If 49ers keep getting pushed around, Chase Young isn’t going to fix anything

The 49ers’ three-game losing streak has coincided with struggles running the ball and stopping the run.

A bye week that will serve as a litmus test for the 49ers included a big deal for edge rusher Chase Young to join a defensive line already stacked with big names, big salaries, and big expectations.

Young’s most valuable asset is his pass-rushing ability, and the 49ers are hoping for a spark when they face Trevor Lawrence in Jacksonville on Nov. 12.

Perhaps Young can provide that, allowing Nick Bosa to do more damage at the end of games with sacks rather than simply putting pressure on opposing quarterbacks for a $33 million average salary.

However, the issue that has hampered the 49ers the most during their three-game slide to 5-3 has been more fundamental and primal. Coach Kyle Shanahan believes in throwing the first punch, and the left jab in football is found in the running game on both sides of the ball.

If the 49ers don’t improve on what they did earlier this season and the previous two years in those areas, the blame will fall on quarterback Brock Purdy and defensive coordinator Steve Wilks. The 23-year-old quarterback and the 54-year-old assistant, on the other hand, would be bystanders to what amounts to an attack-induced personality disorder.

Remember last season’s interesting stat about every regular-season opponent losing the week after playing the 49ers? Perhaps it was a fluke, but it was more likely due to being the tougher team on both sides of the ball — an identity forged in running the ball and stopping the run.

For what it’s worth, after playing the 49ers, this year’s opponents are 4-3.

We revisit the first series against Cincinnati. Christian McCaffrey gains eight yards on first down and one yard on second down to set up a third-and-1 situation. Kyle Juszczyk is sacked for a loss of yardage, and the 49ers punt.

It wasn’t the end of the world, but it was the first three-and-out of the season after scoring six touchdowns and a field goal and losing a fumble at the opponent’s 12-yard line.

On their first drive, the Bengals released Joe Mixon for 20 yards to the 49ers’ 11-yard line, and on their second possession, they gained 13 yards to the 2.

By the end of the game, Mixon had 87 yards on 16 carries, while Cincinnati had 134 yards on 27 attempts.

During their three-game losing streak, the 49ers have rushed for 286 yards, averaging 95.3 yards per game and 4.1 yards per carry. In comparison, they gained 782 yards on 173 carries in the first five games, averaging 150.4 yards per game and 4.5 yards per carry.

McCaffrey still leads the NFL in rushing yards with 652, but the going has been tougher since the 40-12 win over Dallas. He came into that game with 459 yards and a 5.7 average per carry, but in the last four games, he has 153 yards total and a 2.7 average per rush.

A solid running attack based on outside zone runs has expanded to include more gap and power runs, while the 49ers have been hurt by penalties and getting behind the sticks.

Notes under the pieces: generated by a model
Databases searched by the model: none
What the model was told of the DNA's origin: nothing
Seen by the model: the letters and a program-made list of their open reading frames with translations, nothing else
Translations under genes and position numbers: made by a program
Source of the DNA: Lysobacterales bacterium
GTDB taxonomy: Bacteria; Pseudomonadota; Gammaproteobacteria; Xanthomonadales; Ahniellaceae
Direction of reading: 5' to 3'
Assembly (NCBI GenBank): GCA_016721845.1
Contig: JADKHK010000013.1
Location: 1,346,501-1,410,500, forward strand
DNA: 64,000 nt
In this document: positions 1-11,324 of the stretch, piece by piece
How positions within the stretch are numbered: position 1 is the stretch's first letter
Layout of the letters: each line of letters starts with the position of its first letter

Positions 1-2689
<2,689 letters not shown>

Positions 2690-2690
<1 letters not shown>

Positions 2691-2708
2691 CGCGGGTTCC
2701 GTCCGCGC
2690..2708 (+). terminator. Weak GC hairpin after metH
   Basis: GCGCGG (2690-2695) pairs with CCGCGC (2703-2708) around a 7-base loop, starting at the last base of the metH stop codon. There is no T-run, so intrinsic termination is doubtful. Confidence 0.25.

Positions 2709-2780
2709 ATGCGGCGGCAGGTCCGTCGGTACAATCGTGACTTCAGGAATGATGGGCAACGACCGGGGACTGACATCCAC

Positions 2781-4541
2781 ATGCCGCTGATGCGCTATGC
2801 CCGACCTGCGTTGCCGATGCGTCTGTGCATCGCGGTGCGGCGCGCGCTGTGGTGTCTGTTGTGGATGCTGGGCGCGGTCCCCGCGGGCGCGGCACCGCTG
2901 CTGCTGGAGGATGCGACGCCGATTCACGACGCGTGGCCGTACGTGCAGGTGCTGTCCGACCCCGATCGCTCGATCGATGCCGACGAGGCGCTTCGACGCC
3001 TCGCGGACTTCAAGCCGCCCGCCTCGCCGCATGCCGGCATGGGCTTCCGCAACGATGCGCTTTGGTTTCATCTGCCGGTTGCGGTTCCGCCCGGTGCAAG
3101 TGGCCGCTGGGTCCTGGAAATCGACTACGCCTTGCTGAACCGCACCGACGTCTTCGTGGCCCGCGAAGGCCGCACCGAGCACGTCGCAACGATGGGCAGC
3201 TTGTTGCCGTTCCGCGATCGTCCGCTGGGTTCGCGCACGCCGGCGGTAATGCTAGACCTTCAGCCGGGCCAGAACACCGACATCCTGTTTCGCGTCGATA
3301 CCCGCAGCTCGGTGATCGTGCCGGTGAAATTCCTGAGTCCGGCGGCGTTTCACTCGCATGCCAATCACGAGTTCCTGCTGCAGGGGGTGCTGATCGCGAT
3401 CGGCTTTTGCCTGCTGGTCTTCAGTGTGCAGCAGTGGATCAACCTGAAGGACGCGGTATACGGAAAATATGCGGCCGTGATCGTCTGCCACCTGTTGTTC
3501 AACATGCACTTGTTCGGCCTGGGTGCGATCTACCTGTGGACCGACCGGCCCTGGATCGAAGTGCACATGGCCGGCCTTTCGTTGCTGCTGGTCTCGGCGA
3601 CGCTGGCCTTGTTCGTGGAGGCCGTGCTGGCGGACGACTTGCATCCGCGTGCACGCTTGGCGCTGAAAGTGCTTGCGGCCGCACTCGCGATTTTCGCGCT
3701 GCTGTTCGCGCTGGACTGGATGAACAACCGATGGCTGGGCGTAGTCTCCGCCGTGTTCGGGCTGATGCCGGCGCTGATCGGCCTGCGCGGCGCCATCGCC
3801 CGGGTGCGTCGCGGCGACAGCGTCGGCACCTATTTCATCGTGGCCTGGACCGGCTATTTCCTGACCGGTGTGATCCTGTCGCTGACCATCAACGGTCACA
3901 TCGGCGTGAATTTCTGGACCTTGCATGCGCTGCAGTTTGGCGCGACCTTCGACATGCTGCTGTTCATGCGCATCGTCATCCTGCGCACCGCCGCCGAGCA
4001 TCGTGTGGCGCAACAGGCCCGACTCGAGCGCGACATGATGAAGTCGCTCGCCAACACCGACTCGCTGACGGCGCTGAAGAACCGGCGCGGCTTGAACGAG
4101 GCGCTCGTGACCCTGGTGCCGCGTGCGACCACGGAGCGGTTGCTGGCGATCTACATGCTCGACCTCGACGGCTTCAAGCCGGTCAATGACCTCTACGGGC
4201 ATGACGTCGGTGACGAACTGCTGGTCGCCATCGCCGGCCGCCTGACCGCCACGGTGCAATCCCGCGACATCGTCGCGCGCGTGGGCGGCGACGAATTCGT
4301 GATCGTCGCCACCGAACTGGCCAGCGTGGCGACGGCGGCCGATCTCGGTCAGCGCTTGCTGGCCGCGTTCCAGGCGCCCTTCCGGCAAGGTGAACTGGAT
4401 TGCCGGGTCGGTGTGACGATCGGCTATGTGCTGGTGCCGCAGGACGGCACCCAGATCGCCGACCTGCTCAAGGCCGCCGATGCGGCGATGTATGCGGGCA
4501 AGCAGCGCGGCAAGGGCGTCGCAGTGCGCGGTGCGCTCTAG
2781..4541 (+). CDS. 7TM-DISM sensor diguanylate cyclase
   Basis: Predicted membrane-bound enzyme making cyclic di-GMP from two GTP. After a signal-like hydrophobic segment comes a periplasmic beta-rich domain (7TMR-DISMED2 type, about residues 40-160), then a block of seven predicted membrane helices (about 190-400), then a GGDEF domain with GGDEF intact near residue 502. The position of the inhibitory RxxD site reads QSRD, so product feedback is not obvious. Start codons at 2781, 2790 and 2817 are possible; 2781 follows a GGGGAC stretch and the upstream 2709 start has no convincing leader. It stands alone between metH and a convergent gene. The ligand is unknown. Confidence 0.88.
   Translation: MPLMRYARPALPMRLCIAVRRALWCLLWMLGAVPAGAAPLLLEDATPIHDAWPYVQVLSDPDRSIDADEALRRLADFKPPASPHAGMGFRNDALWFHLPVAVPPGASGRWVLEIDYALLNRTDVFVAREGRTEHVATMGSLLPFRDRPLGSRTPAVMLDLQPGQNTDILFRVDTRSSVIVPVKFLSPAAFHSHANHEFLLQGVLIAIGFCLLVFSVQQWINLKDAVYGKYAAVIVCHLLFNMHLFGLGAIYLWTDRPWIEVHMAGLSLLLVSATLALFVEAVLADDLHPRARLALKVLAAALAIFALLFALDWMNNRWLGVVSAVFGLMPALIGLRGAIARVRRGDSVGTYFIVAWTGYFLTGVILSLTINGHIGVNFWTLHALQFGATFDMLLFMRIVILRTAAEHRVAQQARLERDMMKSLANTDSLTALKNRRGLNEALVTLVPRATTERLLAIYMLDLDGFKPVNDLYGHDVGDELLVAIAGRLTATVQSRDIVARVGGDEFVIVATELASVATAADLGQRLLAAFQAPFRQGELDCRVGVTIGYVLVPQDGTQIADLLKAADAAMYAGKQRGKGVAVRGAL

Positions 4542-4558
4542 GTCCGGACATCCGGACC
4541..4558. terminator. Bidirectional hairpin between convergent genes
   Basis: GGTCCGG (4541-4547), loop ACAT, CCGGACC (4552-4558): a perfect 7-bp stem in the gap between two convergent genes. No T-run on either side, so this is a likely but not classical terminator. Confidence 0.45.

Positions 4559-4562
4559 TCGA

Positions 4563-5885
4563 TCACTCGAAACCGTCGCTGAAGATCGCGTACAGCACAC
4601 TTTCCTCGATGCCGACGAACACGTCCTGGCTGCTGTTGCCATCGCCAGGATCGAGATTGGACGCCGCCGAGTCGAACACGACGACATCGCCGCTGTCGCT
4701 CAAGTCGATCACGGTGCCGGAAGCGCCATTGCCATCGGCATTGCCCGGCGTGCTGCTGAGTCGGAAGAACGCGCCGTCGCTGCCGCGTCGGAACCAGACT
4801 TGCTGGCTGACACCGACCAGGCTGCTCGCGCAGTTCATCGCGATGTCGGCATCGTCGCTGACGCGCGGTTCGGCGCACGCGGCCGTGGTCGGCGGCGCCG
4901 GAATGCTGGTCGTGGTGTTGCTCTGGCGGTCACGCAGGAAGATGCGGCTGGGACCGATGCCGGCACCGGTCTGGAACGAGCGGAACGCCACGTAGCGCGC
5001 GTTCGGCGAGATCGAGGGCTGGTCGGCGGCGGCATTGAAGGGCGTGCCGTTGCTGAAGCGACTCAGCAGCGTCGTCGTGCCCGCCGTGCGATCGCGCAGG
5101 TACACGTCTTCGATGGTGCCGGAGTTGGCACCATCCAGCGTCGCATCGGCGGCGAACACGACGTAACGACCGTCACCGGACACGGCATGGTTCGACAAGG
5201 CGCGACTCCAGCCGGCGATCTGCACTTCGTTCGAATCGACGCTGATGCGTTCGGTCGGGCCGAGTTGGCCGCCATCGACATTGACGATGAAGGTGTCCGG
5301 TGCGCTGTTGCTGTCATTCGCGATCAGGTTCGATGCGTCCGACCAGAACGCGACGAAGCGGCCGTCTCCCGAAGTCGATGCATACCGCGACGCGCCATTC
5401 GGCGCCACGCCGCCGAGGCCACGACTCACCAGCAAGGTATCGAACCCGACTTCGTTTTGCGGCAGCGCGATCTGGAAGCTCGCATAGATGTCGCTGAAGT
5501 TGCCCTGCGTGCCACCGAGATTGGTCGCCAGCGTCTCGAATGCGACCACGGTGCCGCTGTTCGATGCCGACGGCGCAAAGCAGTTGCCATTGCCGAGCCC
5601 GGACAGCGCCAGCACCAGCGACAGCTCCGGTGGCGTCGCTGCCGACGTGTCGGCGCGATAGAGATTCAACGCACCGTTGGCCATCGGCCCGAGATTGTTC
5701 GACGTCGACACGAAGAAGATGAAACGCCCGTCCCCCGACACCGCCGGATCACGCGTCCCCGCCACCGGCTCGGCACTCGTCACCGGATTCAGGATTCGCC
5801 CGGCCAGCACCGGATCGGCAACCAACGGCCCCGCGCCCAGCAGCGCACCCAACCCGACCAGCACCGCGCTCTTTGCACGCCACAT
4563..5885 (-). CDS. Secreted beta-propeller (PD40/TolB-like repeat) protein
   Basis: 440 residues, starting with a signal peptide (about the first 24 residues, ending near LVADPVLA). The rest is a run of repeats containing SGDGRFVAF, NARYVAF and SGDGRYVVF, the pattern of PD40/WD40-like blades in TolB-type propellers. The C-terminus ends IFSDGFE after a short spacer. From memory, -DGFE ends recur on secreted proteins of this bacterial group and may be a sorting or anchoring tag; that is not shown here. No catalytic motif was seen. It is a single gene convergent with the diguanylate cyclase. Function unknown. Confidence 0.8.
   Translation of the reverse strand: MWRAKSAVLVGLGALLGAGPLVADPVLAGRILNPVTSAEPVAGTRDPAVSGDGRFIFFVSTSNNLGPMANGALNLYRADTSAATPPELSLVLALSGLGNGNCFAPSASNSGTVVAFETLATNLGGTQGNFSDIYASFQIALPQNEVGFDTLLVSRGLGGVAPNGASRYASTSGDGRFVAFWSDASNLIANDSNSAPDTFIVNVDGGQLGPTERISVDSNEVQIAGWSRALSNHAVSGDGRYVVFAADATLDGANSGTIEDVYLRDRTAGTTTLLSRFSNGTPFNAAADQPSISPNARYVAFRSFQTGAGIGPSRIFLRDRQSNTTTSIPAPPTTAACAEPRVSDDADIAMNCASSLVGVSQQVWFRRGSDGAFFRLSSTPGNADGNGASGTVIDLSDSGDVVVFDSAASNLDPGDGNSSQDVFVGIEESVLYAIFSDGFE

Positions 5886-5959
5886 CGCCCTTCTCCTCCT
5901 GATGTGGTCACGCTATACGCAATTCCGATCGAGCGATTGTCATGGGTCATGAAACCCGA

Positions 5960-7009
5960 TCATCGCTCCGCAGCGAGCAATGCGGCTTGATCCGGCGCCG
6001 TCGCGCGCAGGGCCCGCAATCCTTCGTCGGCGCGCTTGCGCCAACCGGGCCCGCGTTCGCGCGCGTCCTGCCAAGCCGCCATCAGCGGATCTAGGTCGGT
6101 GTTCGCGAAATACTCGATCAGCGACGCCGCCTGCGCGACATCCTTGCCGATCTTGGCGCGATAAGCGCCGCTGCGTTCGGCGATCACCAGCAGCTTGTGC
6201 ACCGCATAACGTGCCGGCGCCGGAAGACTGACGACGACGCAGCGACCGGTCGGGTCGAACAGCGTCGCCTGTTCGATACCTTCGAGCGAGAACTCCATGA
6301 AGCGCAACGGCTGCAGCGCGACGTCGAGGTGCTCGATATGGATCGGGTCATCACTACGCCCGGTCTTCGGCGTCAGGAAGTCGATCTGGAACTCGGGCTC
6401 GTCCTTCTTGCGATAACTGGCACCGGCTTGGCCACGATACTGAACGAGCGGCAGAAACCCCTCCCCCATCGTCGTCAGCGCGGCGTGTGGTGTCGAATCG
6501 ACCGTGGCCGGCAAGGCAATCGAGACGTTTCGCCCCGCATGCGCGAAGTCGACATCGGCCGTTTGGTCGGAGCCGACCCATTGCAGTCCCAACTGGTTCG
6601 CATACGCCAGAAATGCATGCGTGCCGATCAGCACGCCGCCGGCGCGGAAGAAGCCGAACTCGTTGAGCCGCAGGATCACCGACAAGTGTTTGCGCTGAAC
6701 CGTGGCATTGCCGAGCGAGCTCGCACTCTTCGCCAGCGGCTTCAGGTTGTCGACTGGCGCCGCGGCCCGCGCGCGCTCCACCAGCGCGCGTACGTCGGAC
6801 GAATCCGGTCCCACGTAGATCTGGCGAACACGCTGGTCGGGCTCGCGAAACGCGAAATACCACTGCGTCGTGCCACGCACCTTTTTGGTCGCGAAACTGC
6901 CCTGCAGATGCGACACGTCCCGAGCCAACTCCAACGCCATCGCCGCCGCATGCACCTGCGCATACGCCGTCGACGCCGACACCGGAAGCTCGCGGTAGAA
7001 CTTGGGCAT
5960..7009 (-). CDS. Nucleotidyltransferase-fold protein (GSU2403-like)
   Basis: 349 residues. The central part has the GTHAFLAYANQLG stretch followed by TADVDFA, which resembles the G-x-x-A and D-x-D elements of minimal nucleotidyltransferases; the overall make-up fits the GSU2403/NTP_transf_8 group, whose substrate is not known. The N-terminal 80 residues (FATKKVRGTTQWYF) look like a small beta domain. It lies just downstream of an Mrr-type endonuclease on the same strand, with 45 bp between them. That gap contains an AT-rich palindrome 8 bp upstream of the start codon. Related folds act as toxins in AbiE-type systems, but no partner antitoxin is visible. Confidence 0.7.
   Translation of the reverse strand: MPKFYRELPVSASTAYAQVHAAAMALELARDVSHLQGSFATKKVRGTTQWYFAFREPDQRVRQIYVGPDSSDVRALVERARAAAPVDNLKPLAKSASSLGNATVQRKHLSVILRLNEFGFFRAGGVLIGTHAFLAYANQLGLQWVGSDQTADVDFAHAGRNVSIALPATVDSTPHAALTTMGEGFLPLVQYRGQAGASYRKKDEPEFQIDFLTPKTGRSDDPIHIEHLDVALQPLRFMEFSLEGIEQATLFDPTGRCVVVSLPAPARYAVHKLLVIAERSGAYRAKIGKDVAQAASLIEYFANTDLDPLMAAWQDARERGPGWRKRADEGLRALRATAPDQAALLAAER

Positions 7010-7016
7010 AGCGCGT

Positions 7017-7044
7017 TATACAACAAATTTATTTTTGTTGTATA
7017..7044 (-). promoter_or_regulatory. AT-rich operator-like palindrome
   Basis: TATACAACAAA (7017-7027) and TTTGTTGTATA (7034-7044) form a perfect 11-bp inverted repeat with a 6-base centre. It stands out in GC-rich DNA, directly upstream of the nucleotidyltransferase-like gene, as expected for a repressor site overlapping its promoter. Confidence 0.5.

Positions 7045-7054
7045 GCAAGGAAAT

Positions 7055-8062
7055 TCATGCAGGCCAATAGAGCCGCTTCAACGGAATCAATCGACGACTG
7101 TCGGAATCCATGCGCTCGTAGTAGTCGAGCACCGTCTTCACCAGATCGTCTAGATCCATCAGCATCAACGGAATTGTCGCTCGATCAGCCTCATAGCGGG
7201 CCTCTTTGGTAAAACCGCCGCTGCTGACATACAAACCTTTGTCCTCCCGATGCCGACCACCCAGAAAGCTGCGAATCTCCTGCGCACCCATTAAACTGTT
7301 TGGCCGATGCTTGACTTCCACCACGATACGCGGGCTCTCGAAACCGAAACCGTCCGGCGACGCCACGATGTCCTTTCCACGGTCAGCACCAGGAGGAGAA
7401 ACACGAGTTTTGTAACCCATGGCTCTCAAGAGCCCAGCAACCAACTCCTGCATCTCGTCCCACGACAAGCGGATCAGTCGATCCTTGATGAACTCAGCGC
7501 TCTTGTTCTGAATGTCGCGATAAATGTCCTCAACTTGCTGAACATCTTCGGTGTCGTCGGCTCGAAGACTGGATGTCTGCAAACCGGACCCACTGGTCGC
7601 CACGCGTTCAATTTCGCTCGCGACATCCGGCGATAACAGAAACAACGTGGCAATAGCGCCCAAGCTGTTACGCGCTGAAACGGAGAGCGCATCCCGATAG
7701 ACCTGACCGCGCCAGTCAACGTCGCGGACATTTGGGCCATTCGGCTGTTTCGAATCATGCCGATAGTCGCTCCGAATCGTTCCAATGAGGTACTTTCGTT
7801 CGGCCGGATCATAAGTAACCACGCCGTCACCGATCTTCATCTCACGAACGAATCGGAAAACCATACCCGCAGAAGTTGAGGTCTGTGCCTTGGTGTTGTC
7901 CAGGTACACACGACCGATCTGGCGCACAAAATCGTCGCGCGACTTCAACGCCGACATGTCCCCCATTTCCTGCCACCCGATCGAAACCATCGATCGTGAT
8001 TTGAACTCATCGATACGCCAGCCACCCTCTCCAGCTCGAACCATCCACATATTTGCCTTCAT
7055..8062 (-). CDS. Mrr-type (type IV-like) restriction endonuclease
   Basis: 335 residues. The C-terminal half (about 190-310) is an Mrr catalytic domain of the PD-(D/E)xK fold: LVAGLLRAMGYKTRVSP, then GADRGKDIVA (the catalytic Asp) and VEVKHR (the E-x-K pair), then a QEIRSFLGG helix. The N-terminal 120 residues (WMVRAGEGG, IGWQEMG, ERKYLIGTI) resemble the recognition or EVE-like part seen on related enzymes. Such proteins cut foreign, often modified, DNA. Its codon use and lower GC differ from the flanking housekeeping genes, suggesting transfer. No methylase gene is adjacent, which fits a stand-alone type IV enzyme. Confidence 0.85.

“I know that ever since I’ve been a 49er, outside zone has been our No. 1 thing — we’ve put ourselves in some bad positions,” George Kittle, the tight end, said. “It’s difficult to run the ball when you’re facing first-and-20 or second-and-15. We become too one-dimensional when we have to rely on the pass, and one of the best things we do is run the football, but we’ve put ourselves in situations where we can’t.”

Shanahan has been hesitant to take McCaffrey off the field — twice he has played every snap of the game — while Elijah Mitchell rests and Deebo Samuel is out with a hairline shoulder fracture.

The loss of Trent Williams, a Hall of Fame-caliber left tackle, has been felt. He has missed the last two losses and played against Cleveland and premier end Myles Garrett on one leg after suffering an ankle sprain early in the season. Williams is expected to return after the bye week.

Williams can’t do it alone, as left guard Aaron Banks is out with turf toe and will miss at least one game, if not more. D.J. Reader of the Bengals and Dalvin Tomlinson of the Browns had their way with the 49ers’ interior line, which includes center Jake Brendel and right guard Spencer Burford, in their losses to Cincinnati and Cleveland, respectively.

Shanahan, who values the physicality that a high total of rushing attempts represents, said there were missed opportunities against the Bengals even without Williams.

“We haven’t been able to create as much space in the run game, and I got away from it a little bit there in the second half,” he said.

The 49ers haven’t allowed a 100-yard rusher since Kansas City’s Damien Williams in the Super Bowl following the 2019 season, but they have allowed 368 yards (122.7 yards per game) after allowing 321 and 3.7 in their previous five wins.

On the drive for the game-winning field goal, Cleveland, led by P.J. Walker at quarterback, gashed the 49ers for 14- and 22-yard runs by Jerome Ford. Before the Bengals and Mixon got going, Minnesota got some early yards (34 yards on six carries) from Alexander Mattison, giving Kirk Cousins some breathing room.

Young was acquired for a third-round draft pick by the 49ers, but he will not be a key figure in their run defense. Quarterbacks will not fall unless the 49ers stop the run first.

“Something I learned growing up in the NFL is that you have to earn the right to rush the passer, and you do that by playing well on the ground,” general manager John Lynch said. “We haven’t done well enough there. We have to do that, and then we’ll have plenty of ability and options as pass rushers to start putting this together.”

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